A recent article in The Real Deal about the proposed new global measurement standards for property* announced that New York City is not keen on the idea. Writer Hiten Samtani summarises the purpose of the initiative thus:
The hope is that a common set of standards will function as a sort of lingua franca across different office markets — which often have drastically different measurement methods — and allow investors, landlords and tenants to more accurately compare spaces and buildings. … Those backing the standards tout the potential for increased transparency. …
Several large organisations have already supported the standards, but some New York representatives apparently believe that they would make no difference to transparency, while reducing rentable areas and therefore asset value.
The initiative to create a universal measurement system for the worldwide office market comes from The International Property Measurement Standards Coalition (IPMSC). This is a wide-ranging non-profit group of 45 influential national and international real estate organisations, including the USA’s National Society of Professional Surveyors (NSPS), the UK’s Royal Society of Chartered Surveyors (RICS), the European Council of Real Estate Professions (CEPI), The International Real Estate Federation (FIABCI) and several other high profile members.
Wouldn’t the opinion of such a group sway even a leading city like New York? Not so, it seems. RealCorp’s investment and agency teams include three Chartered Surveyors (RICS). We asked Asset Manager Erwan Varron RICS what impact the proposal might have for a city like Luxembourg? He responded:
“Measurement is always a tricky issue. In general, the RICS requires Chartered Surveyors to comply with local regulations or practice when measuring assets. In the UK, we use the Measurement Code issued by the RICS, so there is little room for interpretation, although a 10% margin is acceptable.
“Universal standards can be useful. The RICS is currently working on a new guideline for the cost management of construction projects, called New Rules of Measurement (NRM), that is being discussed regionally. They claim that “Our new rules of measurement are based on UK practice but the requirements for a coordinated set of rules and the underlying philosophy behind each section have worldwide application.” This valuable 3-volume suite of documents includes:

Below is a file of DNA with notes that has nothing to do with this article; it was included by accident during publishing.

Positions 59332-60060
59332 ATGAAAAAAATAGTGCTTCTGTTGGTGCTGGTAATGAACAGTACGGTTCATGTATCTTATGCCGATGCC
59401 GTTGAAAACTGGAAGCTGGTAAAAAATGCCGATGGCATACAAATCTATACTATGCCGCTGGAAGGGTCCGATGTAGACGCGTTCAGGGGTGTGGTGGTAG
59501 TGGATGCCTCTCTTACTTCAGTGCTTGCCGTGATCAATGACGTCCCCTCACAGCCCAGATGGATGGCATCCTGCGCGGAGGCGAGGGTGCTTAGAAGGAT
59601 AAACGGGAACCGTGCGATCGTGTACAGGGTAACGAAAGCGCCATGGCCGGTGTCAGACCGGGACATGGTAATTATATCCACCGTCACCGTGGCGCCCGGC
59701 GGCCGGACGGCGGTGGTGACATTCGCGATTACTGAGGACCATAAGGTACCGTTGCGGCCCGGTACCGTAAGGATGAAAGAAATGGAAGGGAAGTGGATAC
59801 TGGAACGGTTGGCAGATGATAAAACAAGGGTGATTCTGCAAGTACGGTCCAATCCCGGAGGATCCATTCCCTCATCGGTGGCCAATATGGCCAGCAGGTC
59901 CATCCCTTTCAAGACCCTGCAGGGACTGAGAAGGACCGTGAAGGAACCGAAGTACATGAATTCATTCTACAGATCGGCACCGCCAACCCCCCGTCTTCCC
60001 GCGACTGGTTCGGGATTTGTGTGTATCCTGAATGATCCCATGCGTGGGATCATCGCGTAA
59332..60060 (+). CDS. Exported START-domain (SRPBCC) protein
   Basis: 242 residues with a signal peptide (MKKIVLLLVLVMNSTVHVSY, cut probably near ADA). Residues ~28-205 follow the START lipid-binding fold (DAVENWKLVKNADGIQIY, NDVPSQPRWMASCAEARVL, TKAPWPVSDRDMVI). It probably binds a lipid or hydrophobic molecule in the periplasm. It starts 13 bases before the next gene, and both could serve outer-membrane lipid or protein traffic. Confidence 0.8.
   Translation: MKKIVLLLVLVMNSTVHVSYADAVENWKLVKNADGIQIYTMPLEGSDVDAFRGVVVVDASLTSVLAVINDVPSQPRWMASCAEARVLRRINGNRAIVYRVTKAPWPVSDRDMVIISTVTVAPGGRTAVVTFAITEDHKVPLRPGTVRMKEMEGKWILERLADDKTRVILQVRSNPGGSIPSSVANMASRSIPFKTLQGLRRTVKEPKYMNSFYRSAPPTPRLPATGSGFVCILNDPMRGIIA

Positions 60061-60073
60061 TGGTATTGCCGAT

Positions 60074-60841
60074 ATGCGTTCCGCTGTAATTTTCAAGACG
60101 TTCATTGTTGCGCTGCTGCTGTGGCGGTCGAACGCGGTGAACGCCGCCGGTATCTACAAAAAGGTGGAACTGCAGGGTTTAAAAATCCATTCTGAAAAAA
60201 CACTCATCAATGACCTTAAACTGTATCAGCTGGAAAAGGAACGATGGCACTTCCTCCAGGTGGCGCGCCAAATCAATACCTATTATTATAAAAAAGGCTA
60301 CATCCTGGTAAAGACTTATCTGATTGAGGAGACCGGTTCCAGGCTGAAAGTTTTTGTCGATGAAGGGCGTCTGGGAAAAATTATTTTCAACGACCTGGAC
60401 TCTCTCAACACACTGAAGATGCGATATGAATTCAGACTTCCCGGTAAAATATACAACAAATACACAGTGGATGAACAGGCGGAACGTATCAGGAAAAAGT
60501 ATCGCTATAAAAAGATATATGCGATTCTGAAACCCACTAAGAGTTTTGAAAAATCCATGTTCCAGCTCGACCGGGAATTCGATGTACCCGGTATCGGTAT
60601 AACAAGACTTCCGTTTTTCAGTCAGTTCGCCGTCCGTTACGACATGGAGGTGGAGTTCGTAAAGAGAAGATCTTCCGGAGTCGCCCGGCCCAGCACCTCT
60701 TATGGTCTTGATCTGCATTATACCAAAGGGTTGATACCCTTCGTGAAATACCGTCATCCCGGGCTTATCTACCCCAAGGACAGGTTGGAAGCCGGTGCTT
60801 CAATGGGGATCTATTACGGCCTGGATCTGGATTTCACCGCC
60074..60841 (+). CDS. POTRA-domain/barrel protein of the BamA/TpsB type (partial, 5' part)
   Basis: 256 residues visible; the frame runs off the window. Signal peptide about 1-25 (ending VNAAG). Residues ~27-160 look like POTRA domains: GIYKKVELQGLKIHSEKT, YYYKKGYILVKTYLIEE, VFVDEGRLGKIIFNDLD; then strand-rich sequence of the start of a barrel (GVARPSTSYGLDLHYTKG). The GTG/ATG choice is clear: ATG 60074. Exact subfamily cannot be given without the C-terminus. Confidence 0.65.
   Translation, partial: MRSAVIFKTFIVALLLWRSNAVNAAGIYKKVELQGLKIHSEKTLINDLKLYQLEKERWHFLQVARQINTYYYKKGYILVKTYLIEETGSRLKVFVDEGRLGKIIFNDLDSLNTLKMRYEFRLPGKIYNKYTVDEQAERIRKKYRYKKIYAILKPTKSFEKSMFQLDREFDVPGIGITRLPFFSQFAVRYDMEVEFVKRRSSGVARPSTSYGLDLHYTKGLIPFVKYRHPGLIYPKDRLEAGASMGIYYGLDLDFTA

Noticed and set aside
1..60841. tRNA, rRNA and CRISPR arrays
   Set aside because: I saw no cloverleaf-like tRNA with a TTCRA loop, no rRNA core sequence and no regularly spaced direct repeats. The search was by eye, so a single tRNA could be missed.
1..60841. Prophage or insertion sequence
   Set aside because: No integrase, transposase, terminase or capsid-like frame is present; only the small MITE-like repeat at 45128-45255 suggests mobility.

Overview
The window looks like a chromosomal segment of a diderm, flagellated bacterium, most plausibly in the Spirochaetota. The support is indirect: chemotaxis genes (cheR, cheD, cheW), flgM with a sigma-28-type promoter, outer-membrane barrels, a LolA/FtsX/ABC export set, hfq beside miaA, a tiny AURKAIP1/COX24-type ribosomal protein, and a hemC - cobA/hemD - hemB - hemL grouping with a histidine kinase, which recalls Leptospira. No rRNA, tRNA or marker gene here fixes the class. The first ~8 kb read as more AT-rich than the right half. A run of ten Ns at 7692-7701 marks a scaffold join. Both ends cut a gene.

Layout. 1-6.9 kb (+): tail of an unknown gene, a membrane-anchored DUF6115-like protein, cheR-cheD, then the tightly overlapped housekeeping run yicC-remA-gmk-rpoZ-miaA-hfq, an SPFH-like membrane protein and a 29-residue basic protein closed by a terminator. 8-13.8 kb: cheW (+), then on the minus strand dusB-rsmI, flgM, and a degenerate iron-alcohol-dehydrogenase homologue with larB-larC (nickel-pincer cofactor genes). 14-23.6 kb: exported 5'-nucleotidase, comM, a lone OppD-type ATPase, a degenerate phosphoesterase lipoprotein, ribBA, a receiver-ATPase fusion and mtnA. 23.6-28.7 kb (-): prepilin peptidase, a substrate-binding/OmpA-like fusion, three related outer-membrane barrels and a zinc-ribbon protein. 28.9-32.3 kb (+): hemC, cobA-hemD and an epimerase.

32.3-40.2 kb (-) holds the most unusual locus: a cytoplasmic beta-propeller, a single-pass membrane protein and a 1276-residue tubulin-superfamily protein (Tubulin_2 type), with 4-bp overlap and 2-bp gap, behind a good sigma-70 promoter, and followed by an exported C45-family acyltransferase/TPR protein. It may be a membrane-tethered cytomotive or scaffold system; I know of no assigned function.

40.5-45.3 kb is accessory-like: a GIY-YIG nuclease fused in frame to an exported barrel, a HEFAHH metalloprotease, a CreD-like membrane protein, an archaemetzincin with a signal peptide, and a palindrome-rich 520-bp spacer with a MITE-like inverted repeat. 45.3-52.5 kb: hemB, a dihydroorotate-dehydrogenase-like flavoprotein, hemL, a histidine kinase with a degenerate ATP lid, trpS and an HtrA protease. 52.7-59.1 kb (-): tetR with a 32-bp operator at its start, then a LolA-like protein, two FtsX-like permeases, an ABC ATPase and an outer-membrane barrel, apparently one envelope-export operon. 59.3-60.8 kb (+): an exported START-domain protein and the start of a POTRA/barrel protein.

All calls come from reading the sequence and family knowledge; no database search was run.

- Order of cost estimating and cost planning for capital building works
- Detailed measurement for building works
- Order of cost estimating and cost planning for building maintenance works.
“Regarding property measurement, in Luxembourg, we commonly use the Belgian Association for Chartered Surveyors (BACS) code for lease up and valuation. However, administrative authorities use the Vertical Cadaster (cadastre vertical), which varies from the BACS code. As Samtani’s article indicates, issues arise when variation occurs.
“If the new code favours the tenant, it would be worth assessing the positive impacts on services charges and rent. We could even push further and get the property tax recalculated. There might be some arguments about the enforceability of the code, e.g. when will the changes to rent occur?
“As for landlords, if they decided to remeasure buildings, they obviously could not change rent or service charges during the course of a lease. This could only be done during renegotiation of rent terms at expiry or break. Inevitably, points of discord and friction would occur, jeopardising relations between tenant and landlord.
“One issue not yet clearly defined is building types. For instance, take two different kinds of office accommodation: The first is a refurbished residential terraced house let to multiple tenants; the second an office building. The converted house may be redeveloped, but it still has thicker walls than an office building. The demised premises, i.e. the net area, is smaller than that of a comparable office building. In this instance, I cannot easily see how to establish new standards of measurement, given the nature of the assets.
“Additionally, I do not believe that raising the rent enough to offset a lower measurement is an option. This would definitely distort the market. We deal with measurements, but must also be conscious of market-driven values.
“Nevertheless, I do see some merit in agreeing a common method of measurement, as long as the different types of properties are considered and provided for in the code. Also, the code should be enforceable and not only used as a guideline by some practitioners.”
What do you think? Let us know via Comments on this post.
*A global standard for measuring property? NYC’s not buying in: City’s real estate industry dismisses universal system for assessing office building size by Hiten Samtani, The Real Deal, July 09, 2014 09:00AM
Header image: Measurement.jpg found at UNDP, used under Creative Commons Attribution 3.0 IGO licence.